“In the kitchen she reached behind the stove and felt the water tank. It was full of hot water from the noonday cooking. In the bathroom she tore off her soiled clothes and flung them into the corner. And then she scrubbed herself with a little block of pumice, legs and thighs, loins and chest and arms, until her skin was scratched and red. When she had dried herself she stood in front of a mirror in her bedroom and looked at her body.
What a powerful painting, of which a fragment is shown on the left. “Heatwave” as I would like to call it, although Bashkim Alushi, the magnificent painter he is, keeps it simple and sticks to the basics by just calling it Landscape. Why this gorgeous painting of his attracted my attention, I can’t tell for sure - the most obvious reason (I wrote this text this summer) might be this unbearable heat that leaves me breathless most of the time. The burning colours, the fire in the leaves of these trees and that purplish red and orange, ignite you just like a heatwave, straight into your head by burning your sight. Another reason might also be the connection that I have with this painter. Yes, of course he doesn’t know me, but I know him and his family. I know them all, because I have had the luck to have met them. His wife was my literature teacher in high school, and let me tell you something about her.
Have you ever fallen in love with someone you are sure to never meet again?
I have. Plenty of times. It happens so spontaneously, maybe I'm crossing the street, coming down the stairs, or just standing on my balcony. It doesn't happen all the time nor even everyday. But it does happen. The others who I tell about it say that it's just an attraction or that it's just an uncanny attachment as the result of my loneliness. I disagree. It is love, I know it because I feel it.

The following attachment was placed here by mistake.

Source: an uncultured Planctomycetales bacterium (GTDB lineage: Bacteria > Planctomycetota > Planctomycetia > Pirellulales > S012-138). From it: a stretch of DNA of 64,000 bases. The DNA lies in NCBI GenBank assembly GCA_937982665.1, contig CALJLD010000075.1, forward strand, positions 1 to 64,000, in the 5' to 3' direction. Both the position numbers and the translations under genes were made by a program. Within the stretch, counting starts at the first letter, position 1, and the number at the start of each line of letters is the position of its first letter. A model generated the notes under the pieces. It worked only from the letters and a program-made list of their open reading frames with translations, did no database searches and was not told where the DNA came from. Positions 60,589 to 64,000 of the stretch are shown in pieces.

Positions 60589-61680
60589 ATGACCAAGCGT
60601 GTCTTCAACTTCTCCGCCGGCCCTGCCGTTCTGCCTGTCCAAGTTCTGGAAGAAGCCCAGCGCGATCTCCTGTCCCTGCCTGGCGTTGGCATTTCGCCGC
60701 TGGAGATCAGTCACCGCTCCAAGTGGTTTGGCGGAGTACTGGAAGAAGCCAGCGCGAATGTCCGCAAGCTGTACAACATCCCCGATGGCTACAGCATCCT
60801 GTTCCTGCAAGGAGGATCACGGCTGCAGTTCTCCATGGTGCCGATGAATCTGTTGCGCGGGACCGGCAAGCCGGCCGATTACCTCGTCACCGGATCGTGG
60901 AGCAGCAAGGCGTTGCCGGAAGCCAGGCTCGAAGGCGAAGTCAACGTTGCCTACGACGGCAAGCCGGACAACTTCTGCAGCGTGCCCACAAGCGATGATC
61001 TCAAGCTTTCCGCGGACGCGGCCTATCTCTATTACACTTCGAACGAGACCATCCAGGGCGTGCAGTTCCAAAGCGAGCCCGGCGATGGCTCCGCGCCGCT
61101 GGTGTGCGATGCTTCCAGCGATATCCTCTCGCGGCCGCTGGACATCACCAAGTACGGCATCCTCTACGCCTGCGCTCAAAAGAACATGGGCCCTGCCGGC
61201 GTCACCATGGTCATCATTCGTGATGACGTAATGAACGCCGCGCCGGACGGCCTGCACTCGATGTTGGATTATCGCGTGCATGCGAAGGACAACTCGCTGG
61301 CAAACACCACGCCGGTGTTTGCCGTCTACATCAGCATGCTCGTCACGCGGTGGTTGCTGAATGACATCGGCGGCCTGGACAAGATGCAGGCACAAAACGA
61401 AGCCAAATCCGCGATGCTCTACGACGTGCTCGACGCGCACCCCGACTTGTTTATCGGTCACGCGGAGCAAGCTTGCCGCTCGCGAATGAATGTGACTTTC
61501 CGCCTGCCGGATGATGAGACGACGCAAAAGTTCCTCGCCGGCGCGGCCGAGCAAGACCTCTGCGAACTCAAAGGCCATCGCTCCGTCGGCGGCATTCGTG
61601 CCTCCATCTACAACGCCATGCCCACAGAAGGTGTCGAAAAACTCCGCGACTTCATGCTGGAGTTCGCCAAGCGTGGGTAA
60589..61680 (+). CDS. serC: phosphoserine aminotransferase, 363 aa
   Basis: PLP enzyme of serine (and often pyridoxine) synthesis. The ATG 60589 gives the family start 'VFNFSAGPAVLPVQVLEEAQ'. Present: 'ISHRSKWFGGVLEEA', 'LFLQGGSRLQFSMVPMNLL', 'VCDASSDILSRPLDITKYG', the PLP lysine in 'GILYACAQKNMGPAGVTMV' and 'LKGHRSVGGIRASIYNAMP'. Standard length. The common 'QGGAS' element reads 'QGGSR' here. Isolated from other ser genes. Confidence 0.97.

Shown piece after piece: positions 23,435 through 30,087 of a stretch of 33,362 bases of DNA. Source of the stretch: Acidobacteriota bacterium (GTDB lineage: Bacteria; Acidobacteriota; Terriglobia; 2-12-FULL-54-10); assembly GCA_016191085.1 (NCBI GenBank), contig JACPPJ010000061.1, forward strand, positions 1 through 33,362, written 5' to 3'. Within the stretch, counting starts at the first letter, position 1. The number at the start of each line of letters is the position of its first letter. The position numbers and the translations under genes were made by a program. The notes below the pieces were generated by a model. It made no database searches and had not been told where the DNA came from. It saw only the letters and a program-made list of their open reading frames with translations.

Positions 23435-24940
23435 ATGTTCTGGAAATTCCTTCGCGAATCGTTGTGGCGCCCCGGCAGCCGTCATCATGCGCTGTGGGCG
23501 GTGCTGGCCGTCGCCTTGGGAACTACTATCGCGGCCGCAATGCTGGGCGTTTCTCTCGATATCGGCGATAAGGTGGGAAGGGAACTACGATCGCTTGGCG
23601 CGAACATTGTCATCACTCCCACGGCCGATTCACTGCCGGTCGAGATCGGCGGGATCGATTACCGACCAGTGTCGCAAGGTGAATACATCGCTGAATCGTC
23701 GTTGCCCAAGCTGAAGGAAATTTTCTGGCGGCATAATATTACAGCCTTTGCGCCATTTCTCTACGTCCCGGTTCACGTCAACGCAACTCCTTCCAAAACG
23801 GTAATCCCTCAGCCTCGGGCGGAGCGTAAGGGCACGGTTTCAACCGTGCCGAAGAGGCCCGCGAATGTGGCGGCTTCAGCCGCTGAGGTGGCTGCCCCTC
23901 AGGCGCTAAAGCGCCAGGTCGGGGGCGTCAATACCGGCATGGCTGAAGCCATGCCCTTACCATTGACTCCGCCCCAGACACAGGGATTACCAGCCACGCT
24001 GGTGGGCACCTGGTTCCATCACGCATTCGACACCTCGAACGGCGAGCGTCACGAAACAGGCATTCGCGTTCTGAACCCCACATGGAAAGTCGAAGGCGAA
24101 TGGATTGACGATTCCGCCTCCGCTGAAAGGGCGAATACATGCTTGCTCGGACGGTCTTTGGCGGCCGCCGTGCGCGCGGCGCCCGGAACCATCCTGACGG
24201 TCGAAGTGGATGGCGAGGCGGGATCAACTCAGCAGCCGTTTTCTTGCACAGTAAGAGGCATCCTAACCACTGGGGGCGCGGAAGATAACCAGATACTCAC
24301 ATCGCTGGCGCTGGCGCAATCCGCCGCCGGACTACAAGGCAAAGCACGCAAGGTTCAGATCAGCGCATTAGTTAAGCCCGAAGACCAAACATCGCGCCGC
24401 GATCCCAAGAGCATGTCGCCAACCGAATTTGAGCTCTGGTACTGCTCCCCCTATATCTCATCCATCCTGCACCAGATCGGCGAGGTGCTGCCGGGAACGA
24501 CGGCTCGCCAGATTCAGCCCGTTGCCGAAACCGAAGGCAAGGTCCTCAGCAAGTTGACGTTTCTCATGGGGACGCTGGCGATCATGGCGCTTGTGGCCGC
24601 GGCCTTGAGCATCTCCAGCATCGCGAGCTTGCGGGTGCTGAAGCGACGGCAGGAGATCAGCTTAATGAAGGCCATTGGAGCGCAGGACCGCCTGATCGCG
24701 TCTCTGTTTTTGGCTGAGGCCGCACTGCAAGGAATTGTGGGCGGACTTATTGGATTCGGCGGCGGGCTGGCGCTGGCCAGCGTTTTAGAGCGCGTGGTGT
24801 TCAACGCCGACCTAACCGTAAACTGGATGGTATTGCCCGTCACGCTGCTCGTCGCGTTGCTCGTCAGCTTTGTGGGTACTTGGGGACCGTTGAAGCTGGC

Much Madness is divinest Sense - To a discerning Eye - Much Sense - the starkest Madness - ’Tis the Majority In this, as all, prevail - Assent - and you are sane - Demur - you’re straightway dangerous - And handled with a Chain -
This poem echoes in my mind and has stuck with me since the first time I heard it. I was attending a poetry seminar and we were presented with Emily Dickinson. Our teacher, with smooth features and curly warm-coloured hair, was standing in front of us with sparkling eyes talking about Emily. I recall her face every time I think about Emily, even these days, despite being mostly blurred by the nonsense of monotony. I remember that I was rather disinterested in poetry because I considered myself too rational and strong to be moved by sensitive poetic words. ‘Nonsense’ I would think while sitting bossily on my chair and holding my pen with curled lips.
I believe the happiest people in the world are those who have travelled extensively. Since I was a little girl I have dreamt of far off places, imagining myself running around continents without stopping. So desperate has been my wish that I have begun to view every opportunity in my life as a journey. Right here, right now, the only thing that comes to my mind is how this blog post is going to travel across the world and come in contact with people from different places, whom I have always longed to meet. Therefore, this post conveys my greetings to you all.
Amidst my desperate longing for travels, I have realized that any journey that encourages a search for the new, simultaneously conceals a loss of that which is familiar.
An epilogue to Father’s day, dear friends – because everyday should be father’s and mother’s day. A text - a letter to her dad, actually - written by Kristen, Utah, US. Since Tammy Wynette and the Golden 60s we all know that “sometimes it’s hard to be a woman”, but, damn, more than once in a while it’s hard to be a dad too.
Dedicated not only to all the struggling fathers out there, but – maybe even more importantly – to everybody who has lost, or is about to lose, a hero, a Dad.
"Happy Father's Day to all the father's, including the wannabe father's and men who step up to mentor or care for a child that isn't their own. I am lucky. I had a father who loved me and taught me many good things.The truth is, he was far from perfect but he was the perfect father for me. It's not always the big things that matter the most.In the last year of his life as I was chatting my head off telling him all the things I had learned recently, he paused for a moment, looked at me and said,"You know, you're very interesting to listen to." That simple statement meant a lot to me - still does.